I just managed to fix a DMD with 3 horizontal lines out. I had seen example posted elsewhere on the web of people drilling through the face of the glass to the point which the DMD pins connect with the board pins (which, in theory, are within a space separated from the actual "dot" space by epoxy lines that hold the glass together). It looked kind of risky and while I understood that the repair would generally not be visible, it did seem like the jumpers might interfere with the rubber baffle that keeps in light around the display.
I assume that my circumstance is pretty common. When I checked the pins coming from the glass, the one with the lines out were broken right at the place where they enter the glass "sandwich" (i.e., there are embedded in the thin epoxy layer). It is important to check to pin numbering so that you don't get confused. The Babcock DMD in my Pinball Magic has the order 32 to 1 top to bottom and 128 to 1 left to right when viewed in place. Thus, if top line is out, you might be confused that when you have the DMD out for inspection, pin 1 seems perfectly solid; you need to check pin 32 instead.
Anyway, I reasoned that there was less risk, drilling from the side along the path of the pin between the glass. I selected a Dremel diamond coated bit (7144) that was 3/32" max (the width of the pins apart) but tapered such that, given the distance in I planned to drill, the holes for pins next to each other would still be separated enough. I actually found that using a regular cordless drill to be about as effective as using the High Speed Dremel motor - certainly far easier to control when getting started.
Even though you are drilling from the side, it still important to protect the face of the glass from any slips. You will also want to gently bend the broken lead down the board and out of the way. Also I would start the hole just slightly above the epoxy line rather than right on it. The diamond coated bit chews through glass and epoxy fine but it not the best against the metal of the embedded pin. But in someways that is ok in that if the bit kind of goes in on top of the pin, you'll end up with more metal surface area to bond to. So when looking at the face of the DMD, you can clearly see how far the bit has gotten: there will be a white line coming from the edge through the dark of the epoxy. It is good to look from this view while drilling to make you are going along the path of the pin toward the connection within the glass. Though a little trial and error it seems like going about 3/4ths of the way through the epoxy line works pretty well - there's more space to fill with solder. In any case, you need to be patient as it does take a while to get to where you want to be.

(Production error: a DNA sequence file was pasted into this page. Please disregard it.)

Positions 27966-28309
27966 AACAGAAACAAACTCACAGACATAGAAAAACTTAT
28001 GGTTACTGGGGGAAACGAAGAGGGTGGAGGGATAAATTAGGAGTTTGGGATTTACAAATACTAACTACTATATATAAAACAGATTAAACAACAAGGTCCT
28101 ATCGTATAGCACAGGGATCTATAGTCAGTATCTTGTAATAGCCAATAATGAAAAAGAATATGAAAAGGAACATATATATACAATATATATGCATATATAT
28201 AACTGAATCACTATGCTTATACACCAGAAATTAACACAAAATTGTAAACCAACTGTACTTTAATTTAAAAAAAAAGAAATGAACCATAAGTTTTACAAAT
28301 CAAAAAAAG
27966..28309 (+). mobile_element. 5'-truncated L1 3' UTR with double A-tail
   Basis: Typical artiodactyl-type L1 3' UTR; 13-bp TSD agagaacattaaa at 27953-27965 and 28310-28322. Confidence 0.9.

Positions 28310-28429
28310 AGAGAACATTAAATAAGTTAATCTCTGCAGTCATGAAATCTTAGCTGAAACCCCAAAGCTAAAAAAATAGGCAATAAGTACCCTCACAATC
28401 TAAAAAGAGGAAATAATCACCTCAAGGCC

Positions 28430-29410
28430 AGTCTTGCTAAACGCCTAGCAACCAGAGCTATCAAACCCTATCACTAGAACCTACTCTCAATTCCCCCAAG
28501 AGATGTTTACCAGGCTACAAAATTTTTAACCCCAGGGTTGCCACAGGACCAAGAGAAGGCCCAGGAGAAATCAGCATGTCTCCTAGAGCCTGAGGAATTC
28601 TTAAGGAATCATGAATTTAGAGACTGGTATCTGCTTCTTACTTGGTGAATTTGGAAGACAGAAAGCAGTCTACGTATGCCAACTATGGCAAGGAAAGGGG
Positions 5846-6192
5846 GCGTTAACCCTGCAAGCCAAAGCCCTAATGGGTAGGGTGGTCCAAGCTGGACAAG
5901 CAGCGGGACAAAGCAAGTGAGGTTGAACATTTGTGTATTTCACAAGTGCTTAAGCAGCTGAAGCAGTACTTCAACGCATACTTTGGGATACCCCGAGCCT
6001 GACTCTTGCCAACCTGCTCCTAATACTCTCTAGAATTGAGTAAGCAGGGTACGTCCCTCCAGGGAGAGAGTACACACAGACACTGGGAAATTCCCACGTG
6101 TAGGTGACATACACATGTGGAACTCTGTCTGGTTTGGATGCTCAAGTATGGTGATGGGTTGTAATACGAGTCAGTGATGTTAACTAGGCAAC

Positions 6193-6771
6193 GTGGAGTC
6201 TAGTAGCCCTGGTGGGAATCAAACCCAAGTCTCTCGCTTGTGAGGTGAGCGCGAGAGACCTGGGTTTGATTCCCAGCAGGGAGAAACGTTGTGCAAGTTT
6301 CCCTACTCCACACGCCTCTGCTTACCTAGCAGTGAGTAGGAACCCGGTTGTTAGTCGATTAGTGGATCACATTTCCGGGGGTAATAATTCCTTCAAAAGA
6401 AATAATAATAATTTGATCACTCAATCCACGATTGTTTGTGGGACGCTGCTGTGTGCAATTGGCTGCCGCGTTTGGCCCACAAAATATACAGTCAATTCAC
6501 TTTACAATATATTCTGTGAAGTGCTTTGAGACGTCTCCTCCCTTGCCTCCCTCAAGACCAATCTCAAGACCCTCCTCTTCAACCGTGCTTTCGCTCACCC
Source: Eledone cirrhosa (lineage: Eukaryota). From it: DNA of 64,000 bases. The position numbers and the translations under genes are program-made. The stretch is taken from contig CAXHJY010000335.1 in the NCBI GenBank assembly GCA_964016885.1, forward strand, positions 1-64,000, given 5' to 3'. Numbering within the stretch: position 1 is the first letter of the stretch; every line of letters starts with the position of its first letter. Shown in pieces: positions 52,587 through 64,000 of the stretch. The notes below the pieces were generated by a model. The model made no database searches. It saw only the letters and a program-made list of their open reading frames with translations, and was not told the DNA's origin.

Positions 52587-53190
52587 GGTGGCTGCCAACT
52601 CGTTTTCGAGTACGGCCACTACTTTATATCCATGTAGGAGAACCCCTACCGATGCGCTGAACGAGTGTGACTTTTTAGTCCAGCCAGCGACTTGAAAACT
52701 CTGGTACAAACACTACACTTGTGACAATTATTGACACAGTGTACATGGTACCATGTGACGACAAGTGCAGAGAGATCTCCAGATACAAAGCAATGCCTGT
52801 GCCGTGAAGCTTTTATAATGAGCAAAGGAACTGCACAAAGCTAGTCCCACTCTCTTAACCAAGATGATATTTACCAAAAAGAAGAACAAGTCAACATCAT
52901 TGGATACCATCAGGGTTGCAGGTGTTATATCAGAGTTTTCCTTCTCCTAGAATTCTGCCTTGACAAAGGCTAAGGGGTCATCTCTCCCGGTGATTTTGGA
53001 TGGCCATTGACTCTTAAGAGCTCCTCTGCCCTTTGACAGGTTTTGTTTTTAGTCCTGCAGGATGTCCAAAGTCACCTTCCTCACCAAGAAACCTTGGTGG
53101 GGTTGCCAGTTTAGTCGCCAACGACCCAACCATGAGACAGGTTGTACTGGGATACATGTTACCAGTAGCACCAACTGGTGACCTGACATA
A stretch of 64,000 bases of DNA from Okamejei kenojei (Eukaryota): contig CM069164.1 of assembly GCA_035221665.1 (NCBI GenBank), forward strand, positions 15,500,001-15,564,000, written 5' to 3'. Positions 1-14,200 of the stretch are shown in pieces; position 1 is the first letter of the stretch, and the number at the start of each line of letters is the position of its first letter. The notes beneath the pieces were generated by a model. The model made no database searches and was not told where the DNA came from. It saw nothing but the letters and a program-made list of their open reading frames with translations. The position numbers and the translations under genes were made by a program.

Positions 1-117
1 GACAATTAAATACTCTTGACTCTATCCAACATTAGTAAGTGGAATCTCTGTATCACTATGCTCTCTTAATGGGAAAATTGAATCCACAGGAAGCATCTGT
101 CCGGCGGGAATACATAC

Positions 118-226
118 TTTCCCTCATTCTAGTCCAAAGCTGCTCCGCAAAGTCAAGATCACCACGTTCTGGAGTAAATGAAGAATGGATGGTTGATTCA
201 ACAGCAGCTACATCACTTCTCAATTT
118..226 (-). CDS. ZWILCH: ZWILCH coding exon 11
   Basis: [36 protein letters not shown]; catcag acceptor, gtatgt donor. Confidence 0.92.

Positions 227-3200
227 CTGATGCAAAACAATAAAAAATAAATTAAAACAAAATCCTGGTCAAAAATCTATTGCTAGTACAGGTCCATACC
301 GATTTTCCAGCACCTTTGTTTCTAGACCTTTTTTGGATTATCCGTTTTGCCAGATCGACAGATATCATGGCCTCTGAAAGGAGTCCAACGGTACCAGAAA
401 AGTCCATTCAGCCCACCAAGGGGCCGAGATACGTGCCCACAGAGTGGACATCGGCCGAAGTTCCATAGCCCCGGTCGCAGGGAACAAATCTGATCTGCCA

Once the holes are done and blown clean, I secured the display on its edge I melted some silver solder paste (this is cheap as opposed to the epoxy) into the holes, and then also melted some regular solder into them. I did find that it seemed to improve the likelihood of getting the final bond solid to drill out the soldered holes again, perhaps by pushing solder into the roughened glass surface. But regardless, I first got solder into the holes and then I got some stiff wire of the type used for component leads (I cut mine off and old capacitor) and heated it with the iron while pressing on the solder in the hole until it slid in the length of the hole. It may take more than one attempt but with a little persistence, you'll get your new lead(s) in there nice and solid.
Once the solder is nice and solid, you should go test the connection. Touch a jumper from the bent down broken lead to the new lead and hopefully your line/column is back in business (if not, try again but I will say that every time I got a solid new lead in place it worked). If all is okay, you can bend the old lead back up into place and trim and bend the new lead down toward the board. The new lead length should take the end to the surface of the board so that you can solder the two of them together further from the glass to not risk softening that connection.
I think this process might get unwieldy if you had several lines/columns in a row to fix but I did manage with two right next to each other.
Finally I will say that I did a couple of other simple things that *might* help to prevent future breaks. As per Cliffy's suggestion, I added dabs of super glue to to point where the pins enters the glass for every pin (it didn't take all that long to do all 160). Second, I added thin but flexible spacers between the plastic posts that attach the DMD to the front panel which (only theorized) might dampen some of the higher frequency vibrations coming from speakers, etc.